Oxfam: A storm that kept raging

22 Feb 2018 In-depth

Rob Preston provides a summary of the key events of the Oxfam scandal that dominated news bulletins this month.

It began on 9 February, when the Times published a front page article accusing Oxfam of covering up the use of prostitutes by senior aid workers in Haiti, who were there in 2011 following an earthquake in 2010. The newspaper had been leaked a confidential report from that year about Oxfam’s investigation into allegations, which the charity has since published.

The report confirms that four Oxfam employees were dismissed and three resigned following accusations including using prostitutes on the charity’s property, sexual exploitation of employees, fraud, negligence and nepotism. It reveals that three of the workers accused of sexual misconduct physically threatened witnesses during the investigation.

The Times followed its initial story by reporting further allegations of sexual misconduct by Oxfam staff in Chad in 2006. The Oxfam country director in Haiti who resigned in 2011 over the Haiti investigation, Roland van Hauwermeiren, was head of Oxfam in Chad in 2006. Additional concerns were raised on 12 February, when Helen Evans, Oxfam’s former global head of safeguarding between 2012 and 2015, gave an interview to Channel 4. She said Mark Goldring, Oxfam’s chief executive, stopped her from presenting to the board a report compiled from confidential internal surveys of the charity’s international aid staff that highlighted further instances of sexual harassment, sex in exchange for aid handouts and rape.

Goldring’s email to Evans, shared with Channel 4, said: “You are right that this is a serious issue. LT recognised this but felt that there was nothing as a group that we could actually add to the situation, which was clearly laid out in the paper.”

Evans also said that there had been incidents of abuse involving volunteers, some under 18, reported at Oxfam’s charity shops during her tenure. She raised concerns about Oxfam not conducting Disclosure and Barring Service (DBS) checks. She said: “That troubled me because I knew Oxfam was not conducting the criminal record checks that it needed to conduct, that children were being left alone with adults who hadn’t been criminal record checked.”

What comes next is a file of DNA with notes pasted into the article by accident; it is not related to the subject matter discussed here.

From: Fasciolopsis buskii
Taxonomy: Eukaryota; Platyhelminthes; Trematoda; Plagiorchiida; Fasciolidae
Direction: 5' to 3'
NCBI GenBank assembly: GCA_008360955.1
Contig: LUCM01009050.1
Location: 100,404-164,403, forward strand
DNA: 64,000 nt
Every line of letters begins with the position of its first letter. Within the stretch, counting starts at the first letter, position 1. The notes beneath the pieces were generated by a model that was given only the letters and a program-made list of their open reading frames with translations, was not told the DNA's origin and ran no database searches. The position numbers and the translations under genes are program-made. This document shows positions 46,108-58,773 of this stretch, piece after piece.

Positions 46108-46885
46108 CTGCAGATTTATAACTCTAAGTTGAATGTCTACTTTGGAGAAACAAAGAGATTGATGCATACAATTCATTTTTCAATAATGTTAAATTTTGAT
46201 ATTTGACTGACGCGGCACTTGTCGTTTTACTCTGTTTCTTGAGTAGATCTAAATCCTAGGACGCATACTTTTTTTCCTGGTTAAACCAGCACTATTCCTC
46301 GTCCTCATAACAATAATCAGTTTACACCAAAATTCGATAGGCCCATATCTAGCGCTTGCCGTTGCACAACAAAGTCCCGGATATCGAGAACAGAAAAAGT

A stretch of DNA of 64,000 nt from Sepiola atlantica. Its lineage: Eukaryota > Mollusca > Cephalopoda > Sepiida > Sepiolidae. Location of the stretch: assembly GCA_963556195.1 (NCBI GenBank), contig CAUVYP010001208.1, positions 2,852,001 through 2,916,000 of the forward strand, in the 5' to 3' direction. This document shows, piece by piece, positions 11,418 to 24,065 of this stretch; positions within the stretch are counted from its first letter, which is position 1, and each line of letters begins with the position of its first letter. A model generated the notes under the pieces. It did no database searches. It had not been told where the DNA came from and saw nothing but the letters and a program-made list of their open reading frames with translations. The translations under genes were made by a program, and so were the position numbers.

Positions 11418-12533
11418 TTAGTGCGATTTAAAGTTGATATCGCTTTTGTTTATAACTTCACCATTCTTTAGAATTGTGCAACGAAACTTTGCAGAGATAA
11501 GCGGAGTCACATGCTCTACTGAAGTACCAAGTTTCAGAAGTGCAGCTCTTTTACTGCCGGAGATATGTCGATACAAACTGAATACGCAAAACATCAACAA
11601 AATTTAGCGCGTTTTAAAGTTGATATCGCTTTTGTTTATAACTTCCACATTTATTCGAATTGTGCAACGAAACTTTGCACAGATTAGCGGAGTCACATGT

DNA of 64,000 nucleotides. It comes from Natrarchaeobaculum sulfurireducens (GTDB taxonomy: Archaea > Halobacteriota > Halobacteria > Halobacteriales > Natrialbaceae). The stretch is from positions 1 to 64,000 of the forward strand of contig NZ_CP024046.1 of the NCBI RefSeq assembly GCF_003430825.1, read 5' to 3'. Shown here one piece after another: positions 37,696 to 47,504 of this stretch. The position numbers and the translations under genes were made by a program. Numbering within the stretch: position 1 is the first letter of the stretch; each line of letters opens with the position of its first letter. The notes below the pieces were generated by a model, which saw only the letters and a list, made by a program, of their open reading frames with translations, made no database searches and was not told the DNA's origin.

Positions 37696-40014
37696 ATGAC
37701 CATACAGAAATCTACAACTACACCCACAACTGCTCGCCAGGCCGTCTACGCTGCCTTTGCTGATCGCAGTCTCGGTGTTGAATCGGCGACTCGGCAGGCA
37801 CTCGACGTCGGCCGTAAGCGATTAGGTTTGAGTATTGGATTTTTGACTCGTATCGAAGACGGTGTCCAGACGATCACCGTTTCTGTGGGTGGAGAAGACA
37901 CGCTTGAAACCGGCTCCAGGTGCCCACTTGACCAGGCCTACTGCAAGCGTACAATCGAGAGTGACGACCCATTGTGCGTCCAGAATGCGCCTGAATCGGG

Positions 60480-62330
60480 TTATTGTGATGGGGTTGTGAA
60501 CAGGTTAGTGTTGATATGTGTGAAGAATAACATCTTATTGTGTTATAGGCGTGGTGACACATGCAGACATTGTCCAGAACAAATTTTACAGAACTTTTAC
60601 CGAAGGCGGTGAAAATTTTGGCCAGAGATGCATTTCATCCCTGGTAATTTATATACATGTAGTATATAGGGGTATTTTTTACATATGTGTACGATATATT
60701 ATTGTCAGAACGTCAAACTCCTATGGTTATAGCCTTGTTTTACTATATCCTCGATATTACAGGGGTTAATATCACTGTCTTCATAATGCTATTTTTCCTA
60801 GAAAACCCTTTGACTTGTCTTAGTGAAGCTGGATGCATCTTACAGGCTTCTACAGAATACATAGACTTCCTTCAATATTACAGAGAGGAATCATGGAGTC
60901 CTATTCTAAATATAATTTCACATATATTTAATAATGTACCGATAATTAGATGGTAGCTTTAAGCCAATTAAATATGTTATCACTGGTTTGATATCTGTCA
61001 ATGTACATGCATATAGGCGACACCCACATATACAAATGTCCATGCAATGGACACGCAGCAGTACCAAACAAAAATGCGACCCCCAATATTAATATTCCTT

The charity published a statement saying that it introduced standard DBS checks for all shop managers and deputy managers during Evans’s tenure, and that since 2015, all its 900 shop and deputy shop managers are required to have enhanced DBS checks.

It added: “We now carry out DBS checks for any volunteers that have supervisory responsibilities and take references for all others. We are currently exploring the possibility of carrying out DBS checks on all 23,000 volunteers.”

A few days later, the charity admitted it made a “serious error” after it re-hired aid worker Gurpreet Singh to work on a short-term contract in Ethiopia less than three months after he was sacked for sexual misconduct in Haiti.


On 13 February, following the second Times story related to Oxfam staff’s behaviour in Chad, deputy chief executive Penny Lawrence resigned. She said: “It is now clear that these allegations – involving the use of prostitutes and which related to behaviour of both the country director and members of his team in Chad – were raised before he moved to Haiti.

“As programme director at the time, I am ashamed that this happened on my watch and I take full responsibility. I am desperately sorry for the harm and distress that this has caused to Oxfam’s supporters, the wider development sector and most of all the vulnerable people who trusted us.”

Goldring told MPs on 20 February that 7,000 people had cancelled direct debit donations to Oxfam since the scandal broke.

Oxfam has agreed to withdraw from applying for new government funding until the current crisis over sexual misconduct has been resolved.

According to Oxfam’s published accounts for the year ending 31 May 2017, the charity received £31.7m worth of funding from the Department for International Development (DfID).

Meanwhile, a spokesman for the European Commission, which gave around £29m to Oxfam last year, said it was waiting for the charity to “fully clarify the allegations with maximum transparency as a matter of urgency”.

Oxfam response

In her initial response, Oxfam’s chair Caroline Thomson announced a package of measures to strengthen the prevention and handling of sexual abuse cases.

Thomson said the charity would strengthen its vetting and recruitment of staff, establish a “new, independent, external whistleblowing helpline”, overhaul its staff induction process, and “recommit to report to the appropriate authorities in full, any issues that arise that could affect the safety of those we work for or the confidence of the public”.